Stuck in another lockdown I embarked on building a guitar. To be completely clear, I didn't build this one from scratch - I bought an unfinished neck from one supplier, an unfinished body from another and then picked up all of the hardware from a selection of different places. While I made a few mistakes along the way, I'm really pleased with how it came out - and it plays like a dream.

What went well?

Overall, the things that went best are:

  • The playability and action on the strings. The final setup is great to play and everything is in line and in tune.
  • The veneer on the headstock was much easier than expected, and came out really nice.
  • The wood staining and finishing was very satisfying and not nearly as scary as I expected (I used Crimson Guitars water based stains with Birchwood Casey grain filler and Tru Oil).
  • Removing dents in the raw body using steam (a wet cloth and an iron) worked really well. It was a pretty cheap body from ebay and had some scuffs - most of which (although not all) could easily be rectified this way.
  • The sound holes do work! Unplugged the guitar is still pretty loud, and while they were a bit of a pain to sand and colour - they're totally worth it.
  • The through-body string setup (which was one of the only places that I've gone a bit off piste) was fiddly to set up (and I should have clamped something more against the back to prevent blow out), but came out almost exactly as planned.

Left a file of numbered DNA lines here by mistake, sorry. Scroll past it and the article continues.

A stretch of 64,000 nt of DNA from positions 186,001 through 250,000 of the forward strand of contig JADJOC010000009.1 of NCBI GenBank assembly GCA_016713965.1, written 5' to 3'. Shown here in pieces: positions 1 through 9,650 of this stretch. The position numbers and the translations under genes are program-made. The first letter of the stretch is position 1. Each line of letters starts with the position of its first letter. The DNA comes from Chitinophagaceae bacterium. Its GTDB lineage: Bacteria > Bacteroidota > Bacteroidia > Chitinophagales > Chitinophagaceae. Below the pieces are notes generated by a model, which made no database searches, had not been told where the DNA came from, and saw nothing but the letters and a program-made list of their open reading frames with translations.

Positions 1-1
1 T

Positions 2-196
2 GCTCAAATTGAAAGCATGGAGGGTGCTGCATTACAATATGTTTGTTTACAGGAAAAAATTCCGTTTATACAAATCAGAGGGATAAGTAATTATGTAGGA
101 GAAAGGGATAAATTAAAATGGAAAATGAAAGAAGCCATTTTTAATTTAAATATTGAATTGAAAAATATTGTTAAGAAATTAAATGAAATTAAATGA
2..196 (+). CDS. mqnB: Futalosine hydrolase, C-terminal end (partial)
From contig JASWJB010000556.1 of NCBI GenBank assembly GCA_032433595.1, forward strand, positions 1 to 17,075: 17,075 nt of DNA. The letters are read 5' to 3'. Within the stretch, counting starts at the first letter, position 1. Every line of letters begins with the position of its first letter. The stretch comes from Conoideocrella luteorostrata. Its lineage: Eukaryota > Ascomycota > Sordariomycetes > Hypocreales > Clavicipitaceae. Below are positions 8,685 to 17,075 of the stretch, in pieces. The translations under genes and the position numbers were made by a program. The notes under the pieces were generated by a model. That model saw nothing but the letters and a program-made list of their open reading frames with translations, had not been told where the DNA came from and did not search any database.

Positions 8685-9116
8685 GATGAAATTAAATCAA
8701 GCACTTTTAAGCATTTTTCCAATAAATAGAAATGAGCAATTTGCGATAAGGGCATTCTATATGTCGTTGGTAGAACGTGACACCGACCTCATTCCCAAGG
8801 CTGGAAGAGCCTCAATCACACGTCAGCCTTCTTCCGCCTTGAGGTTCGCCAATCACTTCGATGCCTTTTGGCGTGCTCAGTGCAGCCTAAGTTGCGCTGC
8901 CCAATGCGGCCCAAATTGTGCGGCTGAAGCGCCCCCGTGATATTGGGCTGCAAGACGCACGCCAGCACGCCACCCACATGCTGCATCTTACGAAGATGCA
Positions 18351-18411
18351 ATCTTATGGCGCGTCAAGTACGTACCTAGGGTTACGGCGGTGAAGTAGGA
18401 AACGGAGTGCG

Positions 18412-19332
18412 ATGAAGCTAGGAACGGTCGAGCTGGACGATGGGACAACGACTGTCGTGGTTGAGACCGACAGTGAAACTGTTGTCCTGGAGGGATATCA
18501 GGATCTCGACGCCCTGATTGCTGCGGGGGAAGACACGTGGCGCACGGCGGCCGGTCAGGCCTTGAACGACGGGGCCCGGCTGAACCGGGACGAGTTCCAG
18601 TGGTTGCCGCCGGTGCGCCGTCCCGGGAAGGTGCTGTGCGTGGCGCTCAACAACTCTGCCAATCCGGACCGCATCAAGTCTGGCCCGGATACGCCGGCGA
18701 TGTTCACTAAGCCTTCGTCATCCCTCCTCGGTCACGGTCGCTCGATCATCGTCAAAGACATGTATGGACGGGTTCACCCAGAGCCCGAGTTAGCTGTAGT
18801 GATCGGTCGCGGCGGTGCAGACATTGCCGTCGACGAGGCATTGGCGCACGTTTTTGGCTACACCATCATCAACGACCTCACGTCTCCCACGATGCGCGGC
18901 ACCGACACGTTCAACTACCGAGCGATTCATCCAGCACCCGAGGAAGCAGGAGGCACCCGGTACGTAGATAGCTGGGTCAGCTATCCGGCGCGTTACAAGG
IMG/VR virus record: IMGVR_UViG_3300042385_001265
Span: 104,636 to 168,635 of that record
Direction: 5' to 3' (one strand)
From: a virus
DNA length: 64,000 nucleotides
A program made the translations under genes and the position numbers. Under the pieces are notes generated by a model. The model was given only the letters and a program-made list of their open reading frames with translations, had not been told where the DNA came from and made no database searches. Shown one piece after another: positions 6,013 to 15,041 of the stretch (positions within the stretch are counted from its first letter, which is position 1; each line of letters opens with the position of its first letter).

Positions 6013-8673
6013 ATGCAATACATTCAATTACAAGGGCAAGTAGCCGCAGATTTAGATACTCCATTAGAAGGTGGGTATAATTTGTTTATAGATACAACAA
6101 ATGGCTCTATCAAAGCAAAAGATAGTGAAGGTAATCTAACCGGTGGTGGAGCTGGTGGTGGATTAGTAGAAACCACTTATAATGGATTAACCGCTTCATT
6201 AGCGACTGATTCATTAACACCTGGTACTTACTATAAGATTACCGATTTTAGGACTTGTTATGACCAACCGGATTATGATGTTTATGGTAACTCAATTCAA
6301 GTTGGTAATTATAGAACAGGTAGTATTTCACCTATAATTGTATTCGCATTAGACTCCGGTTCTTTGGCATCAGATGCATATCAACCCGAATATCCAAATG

V layout, through body string ferrules.

What went less well?

All that being said, I definitely learnt a few things:

  1. In setting up the neck rake angle, I didn't take into account the height of the bridge posts or bridge mounts (you can see on the picture above that the bridge is almost flush with the body). I assumed I could adjust in either direction using the bridge screws and so I didn't need to be millimeter precise - not realising I wasn't aiming for the middle of the adjustment range, but one end. This took a lot of work to get around, eventually requiring the lowest profile bridge I could find and taking a dremel tool to the bridge adjustment screws to remove the knurled ring and allow the bridge to lie as low as possible.
  2. I set up the electronics so that I could run with single coils, parallel coils or serial coils on each of the pickups (see the little toggle switches below). This added both complexity to the wiring loom and also complexity to the cavity because of the short mounting length of those small switches. Now that it's all wired up and plays - there is a difference - but I'm not sure it's a level of tone control that I actually need or would use. Nice as a science experiment but if I do another one of these, then sticking to a standard humbucker wiring would be fine.
  3. Fine wood details are sometimes quite delicate, case in point being a section of the headstock where I accidently flattened a corner by pressing on it. Wood is pretty resilient, but only in bulk - you still need to protect small features.
Coil splitting controls


Very glad I did this - and I'm really pleased with the result. It's also a lot of a work and I have a ton of respect for professional guitar builders. Will I do it again? Not in a rush - I don't need another guitar... or... maybe....? 😁